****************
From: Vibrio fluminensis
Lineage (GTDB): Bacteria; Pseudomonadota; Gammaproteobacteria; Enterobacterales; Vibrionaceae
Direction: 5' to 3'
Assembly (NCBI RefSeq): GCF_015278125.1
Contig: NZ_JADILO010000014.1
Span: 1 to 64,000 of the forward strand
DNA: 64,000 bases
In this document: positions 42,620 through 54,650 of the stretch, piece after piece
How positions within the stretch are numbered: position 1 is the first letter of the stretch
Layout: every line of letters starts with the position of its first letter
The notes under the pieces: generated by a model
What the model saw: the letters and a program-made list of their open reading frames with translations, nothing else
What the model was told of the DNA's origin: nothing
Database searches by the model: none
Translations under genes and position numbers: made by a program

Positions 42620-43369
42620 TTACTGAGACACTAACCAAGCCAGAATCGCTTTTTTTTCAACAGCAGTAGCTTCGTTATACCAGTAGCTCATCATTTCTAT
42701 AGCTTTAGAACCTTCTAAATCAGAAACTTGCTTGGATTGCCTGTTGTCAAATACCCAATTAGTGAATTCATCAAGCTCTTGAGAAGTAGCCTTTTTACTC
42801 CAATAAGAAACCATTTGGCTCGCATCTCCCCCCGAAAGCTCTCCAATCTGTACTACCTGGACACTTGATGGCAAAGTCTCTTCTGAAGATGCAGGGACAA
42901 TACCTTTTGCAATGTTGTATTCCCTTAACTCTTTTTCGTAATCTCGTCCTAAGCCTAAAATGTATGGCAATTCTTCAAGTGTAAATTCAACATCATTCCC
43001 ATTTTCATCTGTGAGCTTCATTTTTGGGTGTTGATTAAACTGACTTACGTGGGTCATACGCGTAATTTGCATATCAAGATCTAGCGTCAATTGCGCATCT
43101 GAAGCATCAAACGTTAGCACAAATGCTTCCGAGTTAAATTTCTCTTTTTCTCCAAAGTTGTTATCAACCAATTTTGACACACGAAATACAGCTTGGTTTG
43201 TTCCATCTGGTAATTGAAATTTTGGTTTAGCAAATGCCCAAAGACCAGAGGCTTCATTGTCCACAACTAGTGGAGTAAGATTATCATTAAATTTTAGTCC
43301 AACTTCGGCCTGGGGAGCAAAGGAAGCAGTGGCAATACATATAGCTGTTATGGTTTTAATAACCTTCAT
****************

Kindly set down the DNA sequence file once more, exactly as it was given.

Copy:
From: Vibrio fluminensis
Lineage (GTDB): Bacteria; Pseudomonadota; Gammaproteobacteria; Enterobacterales; Vibrionaceae
Direction: 5' to 3'
Assembly (NCBI RefSeq): GCF_015278125.1
Contig: NZ_JADILO010000014.1
Span: 1 to 64,000 of the forward strand
DNA: 64,000 bases
In this document: positions 42,620 through 54,650 of the stretch, piece after piece
How positions within the stretch are numbered: position 1 is the first letter of the stretch
Layout: every line of letters starts with the position of its first letter
The notes under the pieces: generated by a model
What the model saw: the letters and a program-made list of their open reading frames with translations, nothing else
What the model was told of the DNA's origin: nothing
Database searches by the model: none
Translations under genes and position numbers: made by a program

Positions 42620-43369
42620 TTACTGAGACACTAACCAAGCCAGAATCGCTTTTTTTTCAACAGCAGTAGCTTCGTTATACCAGTAGCTCATCATTTCTAT
42701 AGCTTTAGAACCTTCTAAATCAGAAACTTGCTTGGATTGCCTGTTGTCAAATACCCAATTAGTGAATTCATCAAGCTCTTGAGAAGTAGCCTTTTTACTC
42801 CAATAAGAAACCATTTGGCTCGCATCTCCCCCCGAAAGCTCTCCAATCTGTACTACCTGGACACTTGATGGCAAAGTCTCTTCTGAAGATGCAGGGACAA
42901 TACCTTTTGCAATGTTGTATTCCCTTAACTCTTTTTCGTAATCTCGTCCTAAGCCTAAAATGTATGGCAATTCTTCAAGTGTAAATTCAACATCATTCCC
43001 ATTTTCATCTGTGAGCTTCATTTTTGGGTGTTGATTAAACTGACTTACGTGGGTCATACGCGTAATTTGCATATCAAGATCTAGCGTCAATTGCGCATCT
43101 GAAGCATCAAACGTTAGCACAAATGCTTCCGAGTTAAATTTCTCTTTTTCTCCAAAGTTGTTATCAACCAATTTTGACACACGAAATACAGCTTGGTTTG
43201 TTCCATCTGGTAATTGAAATTTTGGTTTAGCAAATGCCCAAAGACCAGAGGCTTCATTGTCCACAACTAGTGGAGTAAGATTATCATTAAATTTTAGTCC
43301 AACTTCGGCCTGGGGAGCAAAGGAAGCAGTGGCAATACATATAGCTGTTATGGTTTTAATAACCTTCAT